Image: NASA

Atmospheric scientist and CEO of Sarasota’s Climate Adaptation Center Bob Bunting described last hurricane season, with its record 30 storms and six major hurricanes, as a “barn burner.” The 2021 hurricane season, which officially starts on June 1 and goes through November 30, looks like it will be more active than normal, too.

The Climate Adaptation Center (CAC) is predicting a “very active” season with 20 named storms—less than last year—10 of which may be hurricanes. Of those, five are predicted to become major hurricanes of Category 3-5 strength. A “normal” season usually sees three major hurricanes.

Sea Surface Temperatures (SSTs) are warmer than usual, which mean favorable conditions for hurricanes.

Sea Surface Temperatures (SSTs) are warmer than usual, which mean favorable conditions for hurricanes.

Bunting bases his forecasts on ocean temperatures, winds and Pacific Ocean weather patterns. The subtropical Atlantic is much warmer than normal right now, which means hurricanes will be forming well north of where they normally form. “Since the Atlantic is so warm, the whole East Coast is going to be at higher risk than normal, and that includes Canada,” he says. “A storm could reach Canada with hurricane force winds.”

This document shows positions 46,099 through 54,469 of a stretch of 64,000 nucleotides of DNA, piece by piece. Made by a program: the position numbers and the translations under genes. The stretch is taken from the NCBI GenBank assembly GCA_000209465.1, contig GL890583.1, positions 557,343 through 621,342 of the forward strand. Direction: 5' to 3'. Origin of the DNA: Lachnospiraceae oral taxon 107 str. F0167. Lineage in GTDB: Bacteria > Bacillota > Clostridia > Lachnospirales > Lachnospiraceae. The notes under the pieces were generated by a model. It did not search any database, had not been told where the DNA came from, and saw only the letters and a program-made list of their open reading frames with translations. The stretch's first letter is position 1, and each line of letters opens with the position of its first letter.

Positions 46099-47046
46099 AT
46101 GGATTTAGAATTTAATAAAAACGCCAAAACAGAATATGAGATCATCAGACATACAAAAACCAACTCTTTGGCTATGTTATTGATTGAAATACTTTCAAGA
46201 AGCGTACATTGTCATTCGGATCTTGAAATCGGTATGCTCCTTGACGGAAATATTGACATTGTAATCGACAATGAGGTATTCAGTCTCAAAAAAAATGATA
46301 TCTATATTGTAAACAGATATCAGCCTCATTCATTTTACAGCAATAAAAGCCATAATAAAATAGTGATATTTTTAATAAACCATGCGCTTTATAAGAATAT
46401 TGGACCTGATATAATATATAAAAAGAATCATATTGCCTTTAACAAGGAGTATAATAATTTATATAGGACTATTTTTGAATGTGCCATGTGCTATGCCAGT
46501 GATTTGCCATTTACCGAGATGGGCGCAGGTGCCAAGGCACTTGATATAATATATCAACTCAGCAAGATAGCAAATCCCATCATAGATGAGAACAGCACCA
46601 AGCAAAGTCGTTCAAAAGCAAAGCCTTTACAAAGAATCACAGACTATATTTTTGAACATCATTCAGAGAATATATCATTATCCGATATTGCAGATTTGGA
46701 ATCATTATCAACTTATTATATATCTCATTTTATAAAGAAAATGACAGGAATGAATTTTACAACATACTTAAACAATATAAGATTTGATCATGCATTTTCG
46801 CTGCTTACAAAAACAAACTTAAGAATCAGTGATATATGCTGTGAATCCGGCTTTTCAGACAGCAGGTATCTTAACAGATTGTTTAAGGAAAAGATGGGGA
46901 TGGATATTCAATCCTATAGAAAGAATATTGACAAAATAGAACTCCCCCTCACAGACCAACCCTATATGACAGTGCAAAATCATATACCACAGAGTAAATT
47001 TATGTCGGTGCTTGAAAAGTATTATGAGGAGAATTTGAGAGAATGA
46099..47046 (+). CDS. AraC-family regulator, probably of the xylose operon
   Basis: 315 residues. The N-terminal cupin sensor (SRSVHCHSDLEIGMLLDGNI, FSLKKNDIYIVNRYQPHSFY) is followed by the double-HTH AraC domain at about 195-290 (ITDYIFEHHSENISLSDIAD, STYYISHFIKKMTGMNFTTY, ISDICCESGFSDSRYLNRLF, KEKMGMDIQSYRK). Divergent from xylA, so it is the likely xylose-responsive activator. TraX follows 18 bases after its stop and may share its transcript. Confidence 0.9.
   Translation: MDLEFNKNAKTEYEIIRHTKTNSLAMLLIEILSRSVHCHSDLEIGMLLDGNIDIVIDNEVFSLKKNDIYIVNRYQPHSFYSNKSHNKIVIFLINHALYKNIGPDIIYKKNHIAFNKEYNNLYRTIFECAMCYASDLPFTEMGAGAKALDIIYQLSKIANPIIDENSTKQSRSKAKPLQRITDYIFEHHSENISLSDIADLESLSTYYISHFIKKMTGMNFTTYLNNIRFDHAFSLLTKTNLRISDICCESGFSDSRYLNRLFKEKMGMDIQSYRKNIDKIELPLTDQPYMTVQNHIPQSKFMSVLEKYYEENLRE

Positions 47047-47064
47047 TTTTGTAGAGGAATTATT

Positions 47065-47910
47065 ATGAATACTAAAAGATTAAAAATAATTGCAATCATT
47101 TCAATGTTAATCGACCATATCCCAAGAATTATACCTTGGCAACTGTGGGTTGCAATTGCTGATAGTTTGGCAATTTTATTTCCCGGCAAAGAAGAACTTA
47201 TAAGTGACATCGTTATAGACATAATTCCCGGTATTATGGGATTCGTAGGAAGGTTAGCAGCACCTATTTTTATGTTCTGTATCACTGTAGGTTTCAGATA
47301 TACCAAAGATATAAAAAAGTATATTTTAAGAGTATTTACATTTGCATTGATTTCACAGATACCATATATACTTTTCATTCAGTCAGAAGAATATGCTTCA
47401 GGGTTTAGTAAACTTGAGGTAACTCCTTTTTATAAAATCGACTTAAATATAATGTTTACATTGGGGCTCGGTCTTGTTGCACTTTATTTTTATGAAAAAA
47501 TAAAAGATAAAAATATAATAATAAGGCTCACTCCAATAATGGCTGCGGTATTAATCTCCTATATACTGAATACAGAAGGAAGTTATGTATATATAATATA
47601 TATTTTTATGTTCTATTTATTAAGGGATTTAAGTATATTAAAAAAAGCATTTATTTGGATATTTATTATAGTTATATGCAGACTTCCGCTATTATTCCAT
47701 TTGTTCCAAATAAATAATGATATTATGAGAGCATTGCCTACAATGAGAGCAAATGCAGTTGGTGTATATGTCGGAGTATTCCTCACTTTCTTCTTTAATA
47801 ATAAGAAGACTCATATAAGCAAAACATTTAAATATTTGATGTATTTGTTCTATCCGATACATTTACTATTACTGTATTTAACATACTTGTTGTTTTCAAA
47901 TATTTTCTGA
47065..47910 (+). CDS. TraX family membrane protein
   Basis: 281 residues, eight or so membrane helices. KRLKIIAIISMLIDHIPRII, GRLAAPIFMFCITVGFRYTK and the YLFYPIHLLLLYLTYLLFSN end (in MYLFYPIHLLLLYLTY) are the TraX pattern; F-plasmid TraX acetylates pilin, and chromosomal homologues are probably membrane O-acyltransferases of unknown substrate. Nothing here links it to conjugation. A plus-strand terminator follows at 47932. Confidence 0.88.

The Gulf of Mexico is also much warmer than normal, adding to the possibility that stronger hurricanes may impact the west coast of Florida and the Panhandle.

National Hurricane Center storm track predictions for June 2021, top, and October 2021, bottom.

National Hurricane Center storm track predictions for June 2021, top, and October 2021, bottom.

The weaker La Nina in the Pacific means we won’t have a lot of wind shear this season, Bunting says, and we won’t have the outbreak of Sahara dust that weakened tropical storms like we did last June and July. That means we could have stronger hurricanes as early as June. Sarasota and the southwest coast of Florida face the biggest threat in October, “when the worst storms often form and the climatology favors hits from storms forming in the Yucatan area,” he explains. 

Bunting says Sarasota and Manatee haven't seen a major hurricane since Hurricane Donna, a Category 3 storm, in 1960, and, geologically speaking, the southwest coast of Florida has been in a sweet spot. The shape of our land mass and the rotation of the planet have meant that hurricanes have tended to travel south or head north toward the Panhandle. But that may be changing.

“We have a trend where hurricanes are slowing down and becoming more erratic because the jet stream is not as strong in a climate-warmed world," Bunting says. "We could have a hurricane taking an unusual path and that would be one way we’d lose our immunity. With longer seasons and storms that are stronger, it just takes one. We’ve haven’t been vaccinated against hurricanes!”

For a more complete, just-released 2021 hurricane forecast, go to the Climate Adaptation Center.

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